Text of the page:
University of Cambridge physicists find 'Holy Grail of quantum dot research'
Cambridge physicists have found the Holy Grail of quantum dot research.
Their breakthrough could have a significant impact on the long-term future of computing.
Quantum dots are semiconductor crystals only a few nanometres in size. When electricity or light is applied, they emit light, and this can be tuned by altering the dot’s size - a property that has already proved useful in a range of applications.
Samsung and others, for example, uses quantum dots in their TVs, for example, to provide a superior display to LED screens.
Quantum dots are comprised of atoms that interact magnetically with a trapped electron.
This interaction, however, poses a problem for those working on quantum computing.
While standard computers uses binary ‘bits’ for memory, storing everything as 0s and 1s, quantum computers use quantum bits or ‘qubits’ which can be in a superposition of states. Think of a qubit like a spinning coin, for example, that is both heads and tails at the same time.
The potential of quantum computing is vast: Microsoft chief executive Satya Nadella said it has the the potential to “radically reshape the world”.
But the interaction of the electron in a quantum dot with the nuclear spins has limited its usefulness as a qubit, or unit of quantum information - until now.
A research group at the Cavendish Laboratory at the University of Cambridge, led by St John’s College fellow Professor Mete Atatüre has found a way to control the sea of nuclei in quantum dots so that they “dance in unison”, meaning they can operate as a quantum memory device.
Prof Atatüre said: “Quantum dots offer an ideal interface, as mediated by light, to a system where the dynamics of individual interacting spins could be controlled and exploited. “Because the nuclei randomly ‘steal’ information from the electron they have traditionally been an annoyance, but we have shown we can harness them as a resource.”
The research group exploits the laws of quantum physics and optics to investigate computing, sensing and communication applications.
In this latest work, they exploited the interaction between the electron and the thousands of nuclei using lasers to ‘cool’ the nuclei to less than one milliKelvin, or a thousandth of a degree above absolute zero.
They were then able to control and manipulate the thousands of nuclei as if they formed a single body in unison, like a second qubit.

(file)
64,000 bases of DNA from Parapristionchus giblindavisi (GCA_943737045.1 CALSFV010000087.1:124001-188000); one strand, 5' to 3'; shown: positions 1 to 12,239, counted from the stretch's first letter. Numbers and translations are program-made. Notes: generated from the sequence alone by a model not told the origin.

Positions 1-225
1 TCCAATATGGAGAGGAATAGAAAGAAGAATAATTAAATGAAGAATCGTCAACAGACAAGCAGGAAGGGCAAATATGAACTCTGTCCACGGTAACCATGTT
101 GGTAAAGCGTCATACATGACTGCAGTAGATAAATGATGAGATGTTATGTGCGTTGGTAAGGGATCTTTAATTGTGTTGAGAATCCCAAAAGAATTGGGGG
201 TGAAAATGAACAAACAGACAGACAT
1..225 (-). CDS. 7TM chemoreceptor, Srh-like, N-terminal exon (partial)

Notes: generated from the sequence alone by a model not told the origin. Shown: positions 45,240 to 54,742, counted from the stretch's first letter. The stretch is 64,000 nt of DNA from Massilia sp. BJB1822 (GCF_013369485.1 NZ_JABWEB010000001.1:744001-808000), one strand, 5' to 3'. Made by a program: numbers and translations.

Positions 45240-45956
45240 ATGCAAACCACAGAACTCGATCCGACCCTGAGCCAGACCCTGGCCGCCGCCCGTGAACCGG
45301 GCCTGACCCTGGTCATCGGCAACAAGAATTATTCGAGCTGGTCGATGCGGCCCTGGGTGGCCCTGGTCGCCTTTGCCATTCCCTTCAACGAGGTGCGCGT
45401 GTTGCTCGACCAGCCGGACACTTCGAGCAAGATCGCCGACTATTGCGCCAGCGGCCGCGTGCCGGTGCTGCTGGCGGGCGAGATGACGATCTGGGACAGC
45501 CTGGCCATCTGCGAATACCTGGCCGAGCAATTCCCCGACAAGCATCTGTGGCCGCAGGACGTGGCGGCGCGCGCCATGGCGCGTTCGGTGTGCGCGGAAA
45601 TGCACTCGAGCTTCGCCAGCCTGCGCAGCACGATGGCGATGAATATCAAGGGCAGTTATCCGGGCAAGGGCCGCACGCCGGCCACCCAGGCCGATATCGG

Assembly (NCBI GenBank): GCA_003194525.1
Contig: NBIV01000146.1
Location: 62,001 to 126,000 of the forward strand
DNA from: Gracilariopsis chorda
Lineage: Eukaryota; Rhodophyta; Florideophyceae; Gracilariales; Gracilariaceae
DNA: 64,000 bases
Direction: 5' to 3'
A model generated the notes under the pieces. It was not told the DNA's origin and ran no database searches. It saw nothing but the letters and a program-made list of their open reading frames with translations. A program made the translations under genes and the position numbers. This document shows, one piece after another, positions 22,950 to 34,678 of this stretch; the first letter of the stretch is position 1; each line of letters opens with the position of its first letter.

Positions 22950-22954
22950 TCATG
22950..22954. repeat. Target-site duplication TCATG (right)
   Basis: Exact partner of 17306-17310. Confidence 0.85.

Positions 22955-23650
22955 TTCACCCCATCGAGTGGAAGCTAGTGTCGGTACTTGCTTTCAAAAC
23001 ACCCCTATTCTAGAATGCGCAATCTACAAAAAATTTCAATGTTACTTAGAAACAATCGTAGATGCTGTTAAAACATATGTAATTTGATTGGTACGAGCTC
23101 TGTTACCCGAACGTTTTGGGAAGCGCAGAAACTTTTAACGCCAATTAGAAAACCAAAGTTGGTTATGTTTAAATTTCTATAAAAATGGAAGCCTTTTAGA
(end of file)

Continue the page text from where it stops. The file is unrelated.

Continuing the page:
This proves the nuclei in the quantum dot can exchange information with the electron qubit and can be used to store quantum information as a memory device.
Fundamental concepts of quantum physics, such as entanglement and superposition principle, are exploited in quantum computing.
But a quantum computer still needs a processor, memory and a bus to transport the information, just like a classical computer.
Qubits are the processor - and these can be an electron trapped in a quantum dot - and the bus is a single photon that these quantum dots generate, which is ideal for exchanging information. So the missing link for quantum dots has been quantum memory.
Prof Atatüre said: “Instead of talking to individual nuclear spins, we worked on accessing collective spin waves by lasers. This is like a stadium where you don’t need to worry about who raises their hands in the Mexican wave going round, as long as there is one collective wave because they all dance in unison.
“We then went on to show that these spin waves have quantum coherence. This was the missing piece of the jigsaw and we now have everything needed to build a dedicated quantum memory for every qubit.”
The photon, the qubit and the memory need to interact with each other in a controlled way. Typically, this has been achieved by interfacing different physical systems to form a single hybrid unit, but this can be inefficient.
The new research, published in Science, shows that in quantum dots, the memory element is automatically there with every single qubit.
Dr Dorian Gangloff, one of the first authors of the paper and a fellow at St John’s, said the discovery will renew interest in these types of semiconductor quantum dots.
“This is a Holy Grail breakthrough for quantum dot research – both for quantum memory and fundamental research; we now have the tools to study dynamics of complex systems in the spirit of quantum simulation,” he said.
The world’s first commercial quantum computer - the Q System One - was launched by IBM last month and is available for use to companies via the internet,
Thanks to the carefully controlled environment required - freezing temperatures, with minimal sound or vibrations - you won’t be picking one up any time soon at PC World.
Prof Gangloff said: “The impact of the qubit could be half a century away but the power of disruptive technology is that it is hard to conceive of the problems we might open up – you can try to think of it as known unknowns but at some point you get into new territory. We don’t yet know the kind of problems it will help to solve which is very exciting.”